STB Suite

April 2010

Extending DMM – Measuring Seek time in DMM
STB Suite v8.1Introduction

One extremely powerful feature of the STB Suite Disk Manufacturing Module (DMM) is the “External Program” test step. This step test makes DMM a completely extendable test platform – any test function that you need that isn’t already built in can be added quickly and easily.

In this article we will use the example of adding a test to DMM which will measure the Track-to-track, Third-Stroke, and Full-Stroke SEEK times of SCSI/FC, or SAS drives, and will record these three SEEK times back to the DMM individual drive log files.

Implementing the test

We will write this test using the STB Suite Developers Toolbox (DTB) api. We will write this example using Visual Studio 6, C++. It could just as easily be written using VB or .Net.

The ANSI T10 committee has retired or obsoleted the SEEK command and so we will need to find another way to accomplish our goal. If you were only testing drives which you know have the old SEEK command implemented it would be a simpler program to use that CDB.

In our case we will use single-block READ(10) commands, using the Force Unit Access (FUA) bit to insure actual media access instead of everything being done out of cache. To calculate a baseline we will initially execute 1,000 single-block READ(10) commands w/o FUA, all from block 0 – to calculate the time taken in transferring data. Later we will subtract this overhead time from our SEEK times to obtain a more accurate measurement.

Once we have this baseline we will then execute 1,000 single-block READ(10) w/ FUA set – alternating between block 0 and a block number estimated to be around one track away from zero. Then, 1,000 of the same, between block zero and an LBA one-third of the way into the drive, then 1,000 of the same between block zero and the high block number of the drive.

We experimented with trying to read the drive geometry MODE PAGE and actually calculate what is one track, one-third of the drive, and the end of the drive – all of that effort did not make any practical difference in the test results. For the obsessive among our readers feel free to implement this – you could even go so far as to let the drive interpret your calculated LBA’s out into physical C/H/S addresses if you so desire…with DTB you can go as far as you’d like.

We have previously documented how to have an external program communicate back to the DMM log files – we use those methods to write the resulting measurements of the three SEEK methods back to the log files.

Extending DMM – how to run the test

First, copy the new test executable (“DMMscsiSeekTest.exe”) to the root folder of your C: drive.

Within the DMM Test Setup screen select the “External Program” test step type. Another dialog will pop up asking if there are any additional command-line arguments. This test does not use any so simply click “OK”. Then use the Browse button next to the “Firmware File/External Program Executable” file box to browse to and select the test in the C:\ root folder. Then click “Add this test to test sequence” and run the test on one or more drives.

Test Results

Running on a typical FC interface drive we see this entry in the log file:

STB DMM Seek Test Results:

Test Run 02/22/10 12:12:30

Single-track Seek Time = 1.49 ms

Third-Stroke Seek Time = 5.52 ms

Full-Stroke Seek Time = 7.70 ms


Extending DMM to accomplish any test scheme is made possible with the External Program test step. In addition to the traditional idea of controlling environmental chambers or power supplies the STB Suite DTB api allows new tests that accomplish device I/O to run and report results back to the DMM logs.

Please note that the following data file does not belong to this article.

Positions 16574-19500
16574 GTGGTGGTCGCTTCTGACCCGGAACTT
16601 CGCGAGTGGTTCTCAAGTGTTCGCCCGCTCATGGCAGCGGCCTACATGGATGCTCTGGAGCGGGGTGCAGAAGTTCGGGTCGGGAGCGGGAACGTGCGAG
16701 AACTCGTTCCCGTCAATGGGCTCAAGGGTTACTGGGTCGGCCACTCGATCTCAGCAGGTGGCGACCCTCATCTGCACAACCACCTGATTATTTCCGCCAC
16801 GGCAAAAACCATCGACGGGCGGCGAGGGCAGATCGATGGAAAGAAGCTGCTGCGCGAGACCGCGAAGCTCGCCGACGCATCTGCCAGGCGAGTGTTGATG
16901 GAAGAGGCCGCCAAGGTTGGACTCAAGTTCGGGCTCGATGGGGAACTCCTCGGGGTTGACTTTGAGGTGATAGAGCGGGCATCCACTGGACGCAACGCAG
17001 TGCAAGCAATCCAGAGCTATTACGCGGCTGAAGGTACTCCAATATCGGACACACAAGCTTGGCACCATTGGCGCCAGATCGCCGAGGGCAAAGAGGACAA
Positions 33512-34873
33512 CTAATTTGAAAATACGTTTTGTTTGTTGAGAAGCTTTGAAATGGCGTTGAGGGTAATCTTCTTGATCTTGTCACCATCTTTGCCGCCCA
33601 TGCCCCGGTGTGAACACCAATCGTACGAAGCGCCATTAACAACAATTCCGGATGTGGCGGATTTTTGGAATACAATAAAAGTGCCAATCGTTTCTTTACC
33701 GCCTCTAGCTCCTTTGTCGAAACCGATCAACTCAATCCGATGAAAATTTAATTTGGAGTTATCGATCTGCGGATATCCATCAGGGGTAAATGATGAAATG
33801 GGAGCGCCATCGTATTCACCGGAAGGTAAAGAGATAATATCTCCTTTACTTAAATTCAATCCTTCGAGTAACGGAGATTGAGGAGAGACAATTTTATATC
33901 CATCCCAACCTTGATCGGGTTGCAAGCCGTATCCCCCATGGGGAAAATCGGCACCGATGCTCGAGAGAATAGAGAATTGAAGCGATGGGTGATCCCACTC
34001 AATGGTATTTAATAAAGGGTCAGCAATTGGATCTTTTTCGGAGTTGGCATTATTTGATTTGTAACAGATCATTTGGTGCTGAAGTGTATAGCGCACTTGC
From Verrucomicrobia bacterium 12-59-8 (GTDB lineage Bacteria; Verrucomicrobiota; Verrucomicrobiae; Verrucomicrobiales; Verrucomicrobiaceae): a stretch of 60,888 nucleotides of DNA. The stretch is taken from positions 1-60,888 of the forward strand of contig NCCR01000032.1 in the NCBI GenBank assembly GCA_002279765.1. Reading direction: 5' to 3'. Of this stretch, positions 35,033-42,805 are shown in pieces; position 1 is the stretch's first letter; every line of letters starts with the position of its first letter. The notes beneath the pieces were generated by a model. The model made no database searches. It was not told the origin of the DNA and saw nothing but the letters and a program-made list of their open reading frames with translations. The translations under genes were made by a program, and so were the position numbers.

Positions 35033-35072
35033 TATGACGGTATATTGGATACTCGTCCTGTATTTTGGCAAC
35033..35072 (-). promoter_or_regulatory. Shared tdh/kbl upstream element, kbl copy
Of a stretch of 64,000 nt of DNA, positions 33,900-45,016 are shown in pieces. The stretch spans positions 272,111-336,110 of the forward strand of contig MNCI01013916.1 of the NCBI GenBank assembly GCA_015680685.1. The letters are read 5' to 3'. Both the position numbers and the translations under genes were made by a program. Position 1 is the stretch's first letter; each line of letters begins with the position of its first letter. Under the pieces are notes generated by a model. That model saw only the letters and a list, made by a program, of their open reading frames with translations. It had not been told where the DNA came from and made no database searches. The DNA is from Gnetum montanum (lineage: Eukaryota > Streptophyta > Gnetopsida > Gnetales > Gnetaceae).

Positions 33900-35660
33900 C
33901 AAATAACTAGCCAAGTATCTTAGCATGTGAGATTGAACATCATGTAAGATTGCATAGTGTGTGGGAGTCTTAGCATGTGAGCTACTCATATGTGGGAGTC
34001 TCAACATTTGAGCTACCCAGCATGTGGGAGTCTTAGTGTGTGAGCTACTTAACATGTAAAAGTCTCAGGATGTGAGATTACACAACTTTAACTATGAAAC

SATA disk drives may have features which can be enabled or disabled. Some examples of SATA drive features are Write Cache enable/disable, Acoustic Management enable/disable with levels, Free-fall control enable/disable, etc. See the table at the end of this article for a current list of SATA FEATURES – as of the ATA-8 specification. Note – your drive may or may not implement all features. Refer to each individual drive’s IDENTIFY information to determine what features are implemented.

Two types of Features

The various Features are referred to by their FEATURE CODE.

There are two types of features which can be set.

The first are features which can simply be enabled or disabled. Write Cache is an example of this type of feature. There is one FEATURE CODE (0x02) to enable write cache, and another FEATURE CODE (0x82) to disable write cache.

The second type are features which can be enabled or disabled and also have levels which can be specified. For instance, the Advanced Power Management (APM) feature can not only be enabled or disabled, but the level of power management can be adjusted from a minimum setting to a maximum setting. In the case of the APM level setting the drive will likely have different performance based on the APM level set.

When a Feature has a level associated with it that level will be specified in the COUNT field of the SET FEATURES command.

The SET FEATURES command

The SET FEATURES command is a SATA, 28-bit, non-data command. The specific Feature to be set is specified in the commands FEATURE field, while the level of the Feature to be set is specified in the COUNT field, if applicable. As we have covered in previous articles and papers, sending a SATA command to a disk drive can be a complicated matter. Fortunately we have taken care of the details for you by writing a special executable program that will be called as a DMM test step.


DMM External Program Test Step

The program “DMMSetFeatures.exe” is used to incorporate SATA SET FEATURE manipulation into your test environment. To use this program simply follow these simple steps:

  1. Copy the program “DMMSetFeatures.exe” into the root folder of your STB Suite test system.
  2. In the DMM Test Setup menu tab click on the “External Program” test step